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Posts Tagged ‘jean claude van damme’

Judd Apatow’s Funny People, a film about a comedian/celebrity George Simmons – confused me. As the end credits rolled, I wasn’t sure whether I liked it or not. I ended up on middle ground, which was really annoying, given my aversion towards the neutrality of things. Indifference is the ultimate insult a common man can assign to a work of art and since cinema (and the love I have for it) is something I hold near and dear, I hated feeling inadequate about either recommending it or shitting on the essence of its being. Here’s the problem first. Adam Sandler (who plays George Simmons) must have hoped Funny People would do for him what JCVD did for Jean Claude Van Damme. I guess it’s alright for celebrities to seek therapy through self-caricaturizing; at least it beats going down to some river to pray. It worked for the Belgian muscleman because the public had never before thought of him as a man who suffers, let alone muse eloquently over all those crappy films he starred in. After watching his insecurities come alive on-screen, no longer did people think Van Damme’s first reaction to anything would be to do a seriously gay version of the splits or position his limbs for a Judo crane kick. The self-loathing characterization in JCVD hit a nerve (in me, at least) because it made for a chilling catharsis of the actor. Even Bruce Campbell’s My Name Is Bruce sort of worked, with the cult legend more than willing to laugh uproariously at his delusions of grandeur while secretly grinning at how fame once pulled a fast one on him about his place in cinema.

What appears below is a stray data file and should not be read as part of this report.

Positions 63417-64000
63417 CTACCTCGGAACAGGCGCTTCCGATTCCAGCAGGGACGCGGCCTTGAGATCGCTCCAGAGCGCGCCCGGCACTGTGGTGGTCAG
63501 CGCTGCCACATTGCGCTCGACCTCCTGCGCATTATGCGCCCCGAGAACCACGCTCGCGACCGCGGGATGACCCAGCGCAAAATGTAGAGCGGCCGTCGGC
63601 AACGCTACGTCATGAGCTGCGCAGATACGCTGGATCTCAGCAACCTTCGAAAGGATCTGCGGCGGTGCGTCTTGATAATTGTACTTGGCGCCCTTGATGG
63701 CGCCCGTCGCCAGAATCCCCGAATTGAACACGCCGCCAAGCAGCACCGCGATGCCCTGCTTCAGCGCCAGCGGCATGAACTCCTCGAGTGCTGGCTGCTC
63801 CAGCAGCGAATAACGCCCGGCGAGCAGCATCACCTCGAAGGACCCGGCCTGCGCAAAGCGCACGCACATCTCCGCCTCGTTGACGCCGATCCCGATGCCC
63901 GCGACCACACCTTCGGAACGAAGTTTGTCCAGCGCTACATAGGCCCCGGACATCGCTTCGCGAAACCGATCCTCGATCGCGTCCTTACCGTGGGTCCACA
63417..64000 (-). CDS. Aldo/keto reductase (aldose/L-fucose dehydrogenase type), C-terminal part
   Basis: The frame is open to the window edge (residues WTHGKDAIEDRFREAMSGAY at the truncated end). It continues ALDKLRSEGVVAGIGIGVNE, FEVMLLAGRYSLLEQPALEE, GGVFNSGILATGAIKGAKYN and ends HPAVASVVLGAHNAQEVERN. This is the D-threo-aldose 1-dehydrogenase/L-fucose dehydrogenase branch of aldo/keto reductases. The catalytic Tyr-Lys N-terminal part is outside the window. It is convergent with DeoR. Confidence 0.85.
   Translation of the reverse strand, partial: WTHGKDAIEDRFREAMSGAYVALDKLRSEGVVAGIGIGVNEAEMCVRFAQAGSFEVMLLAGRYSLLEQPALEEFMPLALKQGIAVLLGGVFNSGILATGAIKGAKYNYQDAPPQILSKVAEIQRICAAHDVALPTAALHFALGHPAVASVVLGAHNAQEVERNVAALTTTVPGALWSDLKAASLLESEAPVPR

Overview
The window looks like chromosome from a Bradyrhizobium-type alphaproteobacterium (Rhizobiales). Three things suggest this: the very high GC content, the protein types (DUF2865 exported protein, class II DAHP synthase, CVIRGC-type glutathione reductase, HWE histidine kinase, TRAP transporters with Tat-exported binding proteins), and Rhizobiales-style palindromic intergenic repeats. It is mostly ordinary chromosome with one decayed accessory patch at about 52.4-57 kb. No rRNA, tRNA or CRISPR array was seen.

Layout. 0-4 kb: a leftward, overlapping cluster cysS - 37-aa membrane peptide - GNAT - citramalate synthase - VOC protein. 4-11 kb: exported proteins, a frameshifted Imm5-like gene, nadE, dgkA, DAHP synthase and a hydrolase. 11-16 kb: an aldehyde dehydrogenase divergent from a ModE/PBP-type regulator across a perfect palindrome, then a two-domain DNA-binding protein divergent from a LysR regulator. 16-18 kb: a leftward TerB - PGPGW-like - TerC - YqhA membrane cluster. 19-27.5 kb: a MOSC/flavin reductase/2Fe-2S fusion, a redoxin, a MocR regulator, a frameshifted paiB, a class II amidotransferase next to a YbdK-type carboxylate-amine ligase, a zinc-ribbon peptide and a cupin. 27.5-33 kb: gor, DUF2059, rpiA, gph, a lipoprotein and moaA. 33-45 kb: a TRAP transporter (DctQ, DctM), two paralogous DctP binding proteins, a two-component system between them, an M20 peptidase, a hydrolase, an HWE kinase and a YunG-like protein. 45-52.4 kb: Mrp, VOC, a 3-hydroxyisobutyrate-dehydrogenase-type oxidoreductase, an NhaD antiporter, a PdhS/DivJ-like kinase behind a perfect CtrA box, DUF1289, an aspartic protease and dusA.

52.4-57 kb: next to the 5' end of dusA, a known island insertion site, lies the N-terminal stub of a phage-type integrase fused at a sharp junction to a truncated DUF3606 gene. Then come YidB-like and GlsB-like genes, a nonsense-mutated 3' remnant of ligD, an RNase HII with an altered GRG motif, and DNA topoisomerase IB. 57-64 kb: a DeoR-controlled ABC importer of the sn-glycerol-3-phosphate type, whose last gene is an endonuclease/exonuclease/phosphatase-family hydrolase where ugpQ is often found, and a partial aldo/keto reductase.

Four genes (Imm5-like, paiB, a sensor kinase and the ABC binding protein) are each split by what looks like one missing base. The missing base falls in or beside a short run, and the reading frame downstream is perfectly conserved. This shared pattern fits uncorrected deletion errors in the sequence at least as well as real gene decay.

Despite not knowing if the director Judd Apatow intended to caricaturize Adam Sandler, I can’t but help nurse suspicions about it. Going by this alone, his film fell a little flat. The only musing I have ever done about Adam Sandler was whether or not the man is truly retarded. The characters he played in films like Billy Madison, Happy Gilmour and Waterboy seemed to be an extension of his real self minus the extraordinary savantism. His stand-up comedy too is centered on funny accents, childish cussing and penile jokes, something I’m sure his mates back home would testify to as a weekend by the couch with a couple of beers activity. Maybe I’m wrong, but I’d hate to think this didn’t affect my liking of this film. So, seeing his character supposedly bare his soul on the canvas didn’t do much for me.

Here’s what worked. Seth Rogen, Jonah Hill, Jason Schwartzman, Leslie Mann, Eric Bana and the ten or so brilliantly executed cameos. Rogen and Hill – who play standup comedians Ira Wright and Leo Koenig – are probably the most sought-after comedians in Hollywood right now. They’re pretty funny, if only they didn’t indulge in so much toilet humour (conveniently, George Simmons makes a mention of it). Here they are in form, especially Rogen with his man-child impersonations. Now I know that if Sarah Silverman and Will Ferrell ever had a child, it’d be really funny. Hollywood’s nerdiest prodigy Jonah Hill is going places with his obnoxious anti-frat boy comedy and he knows it; the arrogance is evident and well-deserved.